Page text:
Things to know whilst travelling in Greece
2019 Major National Holidays in Greece
|1st January||New Year’s Day|
|11th March||Ash Monday: Greek Orthodox Shrove Monday|
|25th March||Greek Independence Day|
|26th April||Good Friday: Greek Orthodox Easter|
|28th April||Orthodox Easter Sunday|
|1st May||Labour Day|
|17th June||Orthodox Pentecost Monday|
|15th August||Assumption Day|
|28th October||Oxi Day: Celebrating Greek Independence|
|25th December||Christmas Day|
|26th December||Second day of Christmas|
Why Athens Tips: travelling in Greece
- According to Greek Law, every Sunday of the year is a public holiday. Opening hours throughout Athens vary on Sundays
- A public holiday that occurs on a Sunday is not transferred to another date
|14944||Duty Hospitals, Doctors & Pharmacies|
|210 779 3777||Poison Line|
* 112 is a free European emergency number that operates 24 hours a day, 7 days a week that connects callers with the local police, fire brigade, coast guard & emergency medical services. Operators speak English, French and Greek.
Useful Telephone Numbers
|Greece international code is:||+30|
|Athens International Airport||210 353 0000|
|All Public transport enquiries||210 8230 007|
|Piraeus Port Authority||210 4550 229|
|Domestic Ferry Schedules||210 422 6000|
|Radio Taxi’s Athens:|
|Athina 1||210 9212 800|
|Hermes Radio Taxi Piraeus||210 4115 200|
Transfers To and From the Airport
Athens International Airport, Eleftherios Venizelos is located about 33km (21 miles) and approximately 30 minutes by car from the city centre.
Public transport information is available here:
The taxi rank can be found easily outside the arrivals hall.
Flat fee of 38 euros to central Athens (including luggage, VAT and road tolls)
Flat fee of 55 euros from midnight to 5am
Learn more about catching taxi’s in Athens here.
You can pre-book a private taxi or limousine transfer to pick you up at the airport or a ferry port in Athens. Your driver will meet you at your arrival gate or dock. They guarantee a friendly, safe and reliable service to central and downtown Athens.
Transfers from Ports while travelling in Greece
If you are arriving into Athens by boat from another part of Greece or Europe, we recommend you pre-book your pick up from the port. Finding a taxi can prove difficult when several ships have arrived at once.
Cash is King
You will always need to hold cash with you in Athens and you should ensure you can access your money with an ATM card. Many small restaurants and stores do not accept credit cards.
Major pre-planned strikes and demonstrations
Demonstrations take place regularly around major squares in central Athens, in particular Syntagma Square. You should follow local media and avoid these areas during these times. Road closures are common in Athens and are not always announced in advance. Demonstrations can be called at short notice, but there are certain dates on which demonstrations traditionally occur: 1 May, 17 November, and 6 December.
Shopping Hours while travelling in Greece
It is recommended that you check with your hotel concierge desk to confirm opening hours for stores, restaurants and museums as these are known to change particularly in August when many Athenians flee the city for their summer holidays.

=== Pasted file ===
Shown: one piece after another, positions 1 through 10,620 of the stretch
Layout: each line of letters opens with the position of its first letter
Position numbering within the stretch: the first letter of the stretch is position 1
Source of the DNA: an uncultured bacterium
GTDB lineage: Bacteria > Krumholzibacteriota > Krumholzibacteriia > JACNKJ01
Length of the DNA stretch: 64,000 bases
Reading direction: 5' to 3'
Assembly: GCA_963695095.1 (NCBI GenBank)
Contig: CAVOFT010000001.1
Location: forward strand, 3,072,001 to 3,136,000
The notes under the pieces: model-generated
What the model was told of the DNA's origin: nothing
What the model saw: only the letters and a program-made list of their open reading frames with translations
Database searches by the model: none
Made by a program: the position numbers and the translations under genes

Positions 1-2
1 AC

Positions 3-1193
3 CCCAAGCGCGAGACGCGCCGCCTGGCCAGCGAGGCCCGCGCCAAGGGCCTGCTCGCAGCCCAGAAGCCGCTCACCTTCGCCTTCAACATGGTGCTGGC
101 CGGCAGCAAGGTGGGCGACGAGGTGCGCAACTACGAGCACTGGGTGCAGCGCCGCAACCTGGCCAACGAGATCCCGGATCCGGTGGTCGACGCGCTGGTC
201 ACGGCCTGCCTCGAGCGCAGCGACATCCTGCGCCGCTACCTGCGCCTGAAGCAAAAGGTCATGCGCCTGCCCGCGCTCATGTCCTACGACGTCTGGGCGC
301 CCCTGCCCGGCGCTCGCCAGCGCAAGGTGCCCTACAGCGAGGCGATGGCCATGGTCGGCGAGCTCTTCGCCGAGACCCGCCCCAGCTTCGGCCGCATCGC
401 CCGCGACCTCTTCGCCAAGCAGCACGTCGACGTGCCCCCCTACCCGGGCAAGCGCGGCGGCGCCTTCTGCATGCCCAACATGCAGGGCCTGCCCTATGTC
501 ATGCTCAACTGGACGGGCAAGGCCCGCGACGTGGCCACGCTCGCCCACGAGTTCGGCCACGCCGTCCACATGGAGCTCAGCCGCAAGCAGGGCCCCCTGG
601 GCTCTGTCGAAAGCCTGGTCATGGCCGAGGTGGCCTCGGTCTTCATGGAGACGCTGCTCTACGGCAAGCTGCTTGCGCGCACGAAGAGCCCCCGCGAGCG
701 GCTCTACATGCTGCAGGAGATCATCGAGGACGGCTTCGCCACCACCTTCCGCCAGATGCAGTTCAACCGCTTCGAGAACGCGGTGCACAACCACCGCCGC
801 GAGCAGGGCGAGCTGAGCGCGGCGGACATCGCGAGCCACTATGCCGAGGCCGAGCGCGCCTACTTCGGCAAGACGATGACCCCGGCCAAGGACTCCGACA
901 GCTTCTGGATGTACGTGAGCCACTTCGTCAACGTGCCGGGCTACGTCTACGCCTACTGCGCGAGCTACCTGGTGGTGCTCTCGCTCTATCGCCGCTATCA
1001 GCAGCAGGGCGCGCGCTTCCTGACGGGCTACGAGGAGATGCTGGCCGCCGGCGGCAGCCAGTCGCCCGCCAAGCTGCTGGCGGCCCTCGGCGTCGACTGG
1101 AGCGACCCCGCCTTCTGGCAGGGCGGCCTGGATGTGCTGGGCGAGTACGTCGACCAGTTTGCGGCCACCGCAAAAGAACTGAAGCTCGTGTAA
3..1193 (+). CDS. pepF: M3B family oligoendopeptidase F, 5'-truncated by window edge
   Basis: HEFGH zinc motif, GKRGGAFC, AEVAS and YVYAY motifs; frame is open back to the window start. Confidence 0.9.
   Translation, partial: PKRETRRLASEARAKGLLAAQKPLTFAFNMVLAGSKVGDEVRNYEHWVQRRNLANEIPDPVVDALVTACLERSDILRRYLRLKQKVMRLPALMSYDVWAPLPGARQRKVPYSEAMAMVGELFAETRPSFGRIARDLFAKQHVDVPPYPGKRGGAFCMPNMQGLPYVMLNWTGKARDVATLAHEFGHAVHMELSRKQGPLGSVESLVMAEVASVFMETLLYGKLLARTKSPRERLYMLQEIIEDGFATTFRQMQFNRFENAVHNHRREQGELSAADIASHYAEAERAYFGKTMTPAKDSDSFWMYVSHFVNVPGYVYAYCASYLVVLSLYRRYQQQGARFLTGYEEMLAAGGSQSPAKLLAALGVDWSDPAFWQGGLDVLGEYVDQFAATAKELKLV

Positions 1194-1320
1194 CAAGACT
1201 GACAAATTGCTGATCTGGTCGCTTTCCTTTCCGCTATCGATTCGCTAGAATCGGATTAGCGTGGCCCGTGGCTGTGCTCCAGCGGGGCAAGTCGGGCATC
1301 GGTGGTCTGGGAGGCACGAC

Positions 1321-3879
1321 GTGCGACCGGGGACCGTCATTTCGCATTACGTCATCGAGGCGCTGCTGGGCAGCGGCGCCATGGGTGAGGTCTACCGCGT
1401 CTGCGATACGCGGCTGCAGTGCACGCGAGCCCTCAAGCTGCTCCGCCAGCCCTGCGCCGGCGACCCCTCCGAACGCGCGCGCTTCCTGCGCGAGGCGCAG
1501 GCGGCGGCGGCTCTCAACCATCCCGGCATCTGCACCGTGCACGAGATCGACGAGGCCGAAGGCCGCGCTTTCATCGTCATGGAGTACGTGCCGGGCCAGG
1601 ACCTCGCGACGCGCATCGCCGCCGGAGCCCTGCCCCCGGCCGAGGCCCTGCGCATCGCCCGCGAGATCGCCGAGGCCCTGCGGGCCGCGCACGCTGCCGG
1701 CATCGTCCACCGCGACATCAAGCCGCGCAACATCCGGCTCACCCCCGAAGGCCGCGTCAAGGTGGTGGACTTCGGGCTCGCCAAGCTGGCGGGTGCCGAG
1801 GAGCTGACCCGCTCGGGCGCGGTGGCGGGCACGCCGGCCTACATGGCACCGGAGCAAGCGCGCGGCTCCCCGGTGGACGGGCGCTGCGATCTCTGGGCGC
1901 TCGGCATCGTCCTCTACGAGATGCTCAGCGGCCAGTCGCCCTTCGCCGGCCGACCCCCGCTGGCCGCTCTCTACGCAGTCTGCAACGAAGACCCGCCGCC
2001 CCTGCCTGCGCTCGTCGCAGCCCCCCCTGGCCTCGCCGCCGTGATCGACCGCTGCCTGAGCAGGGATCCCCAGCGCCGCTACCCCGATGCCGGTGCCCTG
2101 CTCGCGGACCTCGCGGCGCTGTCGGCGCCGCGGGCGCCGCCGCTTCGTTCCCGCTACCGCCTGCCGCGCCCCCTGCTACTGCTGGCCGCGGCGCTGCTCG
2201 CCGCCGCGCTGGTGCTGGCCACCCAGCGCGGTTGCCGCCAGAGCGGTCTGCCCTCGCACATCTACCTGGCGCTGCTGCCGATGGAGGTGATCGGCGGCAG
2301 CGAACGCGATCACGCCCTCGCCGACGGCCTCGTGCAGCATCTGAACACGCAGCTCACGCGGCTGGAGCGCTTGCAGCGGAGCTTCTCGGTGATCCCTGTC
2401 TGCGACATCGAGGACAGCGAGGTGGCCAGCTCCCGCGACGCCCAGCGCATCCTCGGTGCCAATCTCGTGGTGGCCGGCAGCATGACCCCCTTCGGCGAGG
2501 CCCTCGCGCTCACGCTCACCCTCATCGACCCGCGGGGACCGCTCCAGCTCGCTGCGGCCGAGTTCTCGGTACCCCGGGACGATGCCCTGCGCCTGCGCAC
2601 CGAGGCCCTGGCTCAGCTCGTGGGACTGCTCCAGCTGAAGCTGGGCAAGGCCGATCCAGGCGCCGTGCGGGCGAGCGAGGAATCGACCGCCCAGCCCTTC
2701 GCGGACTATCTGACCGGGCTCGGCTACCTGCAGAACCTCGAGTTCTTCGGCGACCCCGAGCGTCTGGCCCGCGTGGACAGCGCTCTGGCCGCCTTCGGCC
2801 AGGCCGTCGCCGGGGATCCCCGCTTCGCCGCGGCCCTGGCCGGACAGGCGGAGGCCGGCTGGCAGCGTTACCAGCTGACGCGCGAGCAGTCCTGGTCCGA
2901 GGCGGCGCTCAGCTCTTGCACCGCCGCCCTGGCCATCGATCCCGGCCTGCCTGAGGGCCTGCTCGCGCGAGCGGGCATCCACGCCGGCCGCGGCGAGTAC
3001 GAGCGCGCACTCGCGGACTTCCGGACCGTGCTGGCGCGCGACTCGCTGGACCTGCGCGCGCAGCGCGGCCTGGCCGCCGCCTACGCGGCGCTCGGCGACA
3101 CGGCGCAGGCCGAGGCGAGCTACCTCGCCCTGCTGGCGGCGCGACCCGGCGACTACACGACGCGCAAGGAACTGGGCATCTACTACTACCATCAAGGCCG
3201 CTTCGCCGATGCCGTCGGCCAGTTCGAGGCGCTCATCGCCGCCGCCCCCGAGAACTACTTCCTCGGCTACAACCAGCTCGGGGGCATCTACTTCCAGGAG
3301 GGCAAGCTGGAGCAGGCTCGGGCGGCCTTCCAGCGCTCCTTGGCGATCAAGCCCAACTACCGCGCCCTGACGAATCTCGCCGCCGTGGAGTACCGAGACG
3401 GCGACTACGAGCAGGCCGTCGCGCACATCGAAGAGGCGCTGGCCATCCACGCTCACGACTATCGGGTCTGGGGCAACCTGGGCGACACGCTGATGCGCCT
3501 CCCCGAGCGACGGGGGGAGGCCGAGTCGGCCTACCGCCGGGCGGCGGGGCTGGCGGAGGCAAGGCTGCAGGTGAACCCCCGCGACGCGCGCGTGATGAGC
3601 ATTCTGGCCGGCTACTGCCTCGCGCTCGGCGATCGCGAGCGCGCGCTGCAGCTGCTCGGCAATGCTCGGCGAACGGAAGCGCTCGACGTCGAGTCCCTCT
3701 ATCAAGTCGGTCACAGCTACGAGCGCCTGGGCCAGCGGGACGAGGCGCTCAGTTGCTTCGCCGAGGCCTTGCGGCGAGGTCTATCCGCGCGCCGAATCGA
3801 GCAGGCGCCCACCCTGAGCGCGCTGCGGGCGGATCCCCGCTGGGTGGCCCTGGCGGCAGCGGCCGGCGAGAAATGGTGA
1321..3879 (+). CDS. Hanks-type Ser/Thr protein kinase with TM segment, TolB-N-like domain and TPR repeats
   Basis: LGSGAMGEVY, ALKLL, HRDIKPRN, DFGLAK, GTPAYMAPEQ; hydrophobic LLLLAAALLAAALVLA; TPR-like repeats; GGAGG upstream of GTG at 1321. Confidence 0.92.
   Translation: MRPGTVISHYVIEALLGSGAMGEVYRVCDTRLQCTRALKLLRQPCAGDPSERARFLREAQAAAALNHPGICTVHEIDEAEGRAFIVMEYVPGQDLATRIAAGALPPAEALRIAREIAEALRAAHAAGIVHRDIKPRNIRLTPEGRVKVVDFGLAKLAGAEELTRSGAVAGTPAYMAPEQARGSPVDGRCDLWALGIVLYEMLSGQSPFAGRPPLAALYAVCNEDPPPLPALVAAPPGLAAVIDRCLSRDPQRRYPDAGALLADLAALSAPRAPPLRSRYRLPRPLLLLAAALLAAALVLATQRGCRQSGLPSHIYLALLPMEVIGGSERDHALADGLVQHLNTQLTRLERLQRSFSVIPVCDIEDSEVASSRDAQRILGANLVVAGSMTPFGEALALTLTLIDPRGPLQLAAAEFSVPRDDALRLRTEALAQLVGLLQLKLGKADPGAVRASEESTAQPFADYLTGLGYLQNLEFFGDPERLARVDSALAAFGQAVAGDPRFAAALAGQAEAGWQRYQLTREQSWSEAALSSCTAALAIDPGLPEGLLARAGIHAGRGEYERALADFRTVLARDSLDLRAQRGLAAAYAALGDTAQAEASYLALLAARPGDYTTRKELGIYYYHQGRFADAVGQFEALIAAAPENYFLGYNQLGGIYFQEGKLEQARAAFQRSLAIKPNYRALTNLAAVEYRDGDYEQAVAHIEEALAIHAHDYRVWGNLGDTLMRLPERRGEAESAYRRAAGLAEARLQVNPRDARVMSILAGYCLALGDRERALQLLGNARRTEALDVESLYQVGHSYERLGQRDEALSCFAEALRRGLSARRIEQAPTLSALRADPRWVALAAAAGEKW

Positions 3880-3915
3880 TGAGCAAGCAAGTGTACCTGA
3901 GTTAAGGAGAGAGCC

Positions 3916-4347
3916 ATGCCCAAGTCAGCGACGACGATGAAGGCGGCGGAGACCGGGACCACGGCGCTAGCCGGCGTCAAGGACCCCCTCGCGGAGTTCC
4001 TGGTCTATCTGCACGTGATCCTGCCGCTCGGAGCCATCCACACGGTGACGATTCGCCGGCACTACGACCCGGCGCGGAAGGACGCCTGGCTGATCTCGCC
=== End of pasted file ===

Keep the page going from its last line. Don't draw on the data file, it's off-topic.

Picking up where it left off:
Big department stores in the centre of Athens and supermarkets are open Monday through Saturday 9:00am-9:00pm. The same applies for tourist areas. Smaller stores and boutiques around Athens have their own working hours but generally observe the following:
Monday, Wednesday and Saturday 9:00am-3:00pm
Tuesday, Thursday and Friday 9:00am-2:00pm and re-opening after a siesta at 5:00pm-9:00pm (note most high street stores will stay open throughout the day and not close for the siesta)
Shops and department stores are closed on major public holidays. The majority of coffee shops, bars and restaurants remain open.
Time Zone while travelling in Greece
Greece is 7 hours ahead of the Eastern Standard Time of U.S.A. and Canada, and 9 hours behind Australian Eastern Standard time. Greek time is GΜΤ +2 hours.
The quality of drinking water in Athens is excellent, although bottled water is widely used by locals and is inexpensive.
The standard in Greece is 220-240V AC (50Hz). All appliances from North America require a transformer and all appliances from Britain require an adaptor. The adapter style is Euro 2 pin (side by side) with or without earthing points.
The majority of American and European newspapers and magazines arrive in Athens on a daily basis and are available at central news stands or “periptera” throughout Athens.
Claiming your VAT
If you are a non-EU resident, you will be entitled to a VAT refund which you can arrange to collect at the airport prior to checking in your baggage. (Greece must be your last point of departure within Europe otherwise you can claim back the Greek VAT at your last point of European departure).
Some restaurant bill’s will include a service charge. Tipping is not obligatory in Greece but it would be appreciated to leave 5 – 10 per cent on top. Taxi fares should be rounded up by a euro or more for great service (Note the taxi driver will usually do this for you!).
Survival Skills while travelling in Greece
Athens is one of the safer cities in Europe but as with all major destinations, pickpockets do exist and you should exercise appropriate caution. With the economic crisis, the last five years has seen homelessness more visible in parts of central Athens. It would be best to avoid walking around Omonia, Exarcheia and Metaxourgio at night.
Luggage Storage Facilities
|Athens Left Luggage|
|3A Veikou Street||T. +30 210 9235811|
|Athens International Airport||T. +30 210 3530 352|
|Arrivals Hall Gate 1||W. care4bag.gr|
|Open 24 hours|